Adultery website Ashley Madison said it will not be forced to shut down, claiming rumours of its financial situation have been greatly exaggerated.
The response comes after two class action lawsuits in Canada and the United States, sent to Ashley Madison’s parent company Avid Life Media. These lawsuits, if pushed through the court, could cost Avid Life Media hundreds of millions.
Even with the imminent threat of legal action, Ashley Madison claims it continues to grow in users. It also tried to debunk the claim that most of the female users on the site are bots, operated in part by the team over at Ashley Madison.
The leaked information from Impact Team has been analysed and plenty of the female IP addresses lead straight back to Avid Media Life’s headquarters. There is also millions of inactive users, showing a jump away from the site following the hack.
Ashley Madison has yet to answer questions on the £12 profile delete they offer to users. Several users, including those that filed class action lawsuits, claim the auto-delete function does not work and Ashley Madison should pay for the breach in trust.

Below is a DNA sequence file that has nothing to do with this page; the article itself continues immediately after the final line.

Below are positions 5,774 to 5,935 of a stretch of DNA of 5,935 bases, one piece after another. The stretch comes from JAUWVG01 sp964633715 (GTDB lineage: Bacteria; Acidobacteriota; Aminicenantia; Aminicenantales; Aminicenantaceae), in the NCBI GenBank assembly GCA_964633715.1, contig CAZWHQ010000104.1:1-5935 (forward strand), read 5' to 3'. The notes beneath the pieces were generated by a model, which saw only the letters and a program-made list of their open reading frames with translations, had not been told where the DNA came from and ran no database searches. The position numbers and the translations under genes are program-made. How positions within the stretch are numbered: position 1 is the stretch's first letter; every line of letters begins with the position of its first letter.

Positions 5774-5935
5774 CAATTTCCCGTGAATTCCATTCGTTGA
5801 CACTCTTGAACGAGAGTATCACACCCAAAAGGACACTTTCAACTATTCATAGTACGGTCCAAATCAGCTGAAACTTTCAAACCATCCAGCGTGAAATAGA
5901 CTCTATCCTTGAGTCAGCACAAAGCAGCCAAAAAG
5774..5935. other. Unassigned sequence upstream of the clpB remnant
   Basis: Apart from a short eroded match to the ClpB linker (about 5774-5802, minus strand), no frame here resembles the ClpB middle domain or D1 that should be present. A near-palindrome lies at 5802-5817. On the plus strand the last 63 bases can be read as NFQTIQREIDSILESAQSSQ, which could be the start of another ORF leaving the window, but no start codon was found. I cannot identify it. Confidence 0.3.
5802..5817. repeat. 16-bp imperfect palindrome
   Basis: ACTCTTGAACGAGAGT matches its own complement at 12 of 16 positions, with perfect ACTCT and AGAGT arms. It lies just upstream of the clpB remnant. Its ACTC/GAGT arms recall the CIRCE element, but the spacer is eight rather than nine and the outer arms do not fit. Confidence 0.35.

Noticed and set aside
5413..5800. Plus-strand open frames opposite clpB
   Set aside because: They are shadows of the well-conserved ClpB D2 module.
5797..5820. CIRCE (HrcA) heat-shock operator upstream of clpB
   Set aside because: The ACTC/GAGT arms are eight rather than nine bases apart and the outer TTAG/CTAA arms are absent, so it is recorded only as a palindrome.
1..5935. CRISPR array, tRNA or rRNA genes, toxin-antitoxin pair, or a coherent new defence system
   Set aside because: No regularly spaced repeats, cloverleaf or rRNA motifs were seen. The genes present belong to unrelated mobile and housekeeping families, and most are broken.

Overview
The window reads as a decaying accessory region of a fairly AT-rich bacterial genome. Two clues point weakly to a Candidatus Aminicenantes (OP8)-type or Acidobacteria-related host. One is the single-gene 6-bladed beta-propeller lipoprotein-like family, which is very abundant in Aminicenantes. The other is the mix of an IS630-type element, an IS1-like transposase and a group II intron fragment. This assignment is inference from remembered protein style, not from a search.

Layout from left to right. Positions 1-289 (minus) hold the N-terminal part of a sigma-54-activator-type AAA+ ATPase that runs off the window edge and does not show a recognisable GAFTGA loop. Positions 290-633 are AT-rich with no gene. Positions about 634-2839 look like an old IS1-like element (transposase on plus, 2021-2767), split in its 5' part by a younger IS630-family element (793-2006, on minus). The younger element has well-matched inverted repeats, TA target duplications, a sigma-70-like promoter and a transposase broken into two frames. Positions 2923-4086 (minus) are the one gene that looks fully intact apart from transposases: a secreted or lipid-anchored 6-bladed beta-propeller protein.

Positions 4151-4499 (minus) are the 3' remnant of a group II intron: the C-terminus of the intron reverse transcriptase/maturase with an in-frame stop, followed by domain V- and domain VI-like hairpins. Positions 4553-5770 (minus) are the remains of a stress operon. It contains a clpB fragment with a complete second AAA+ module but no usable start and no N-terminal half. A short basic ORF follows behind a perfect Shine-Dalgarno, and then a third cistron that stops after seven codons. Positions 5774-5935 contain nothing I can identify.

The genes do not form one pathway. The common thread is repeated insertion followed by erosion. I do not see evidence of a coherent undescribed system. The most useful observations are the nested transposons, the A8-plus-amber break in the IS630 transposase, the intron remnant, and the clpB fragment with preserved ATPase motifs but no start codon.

Impact Team hacked the site last month in one of the largest data breaches this year, exposing 33 million email addresses. Data teams have used this information to figure out the demographics and activity on Ashley Madison, coming to the conclusion a lot of users are inactive and the vast majority are male.
Even though it could be possible Ashley Madison has received a bump in recognition, we doubt people are flocking to a service where all information is out in the open.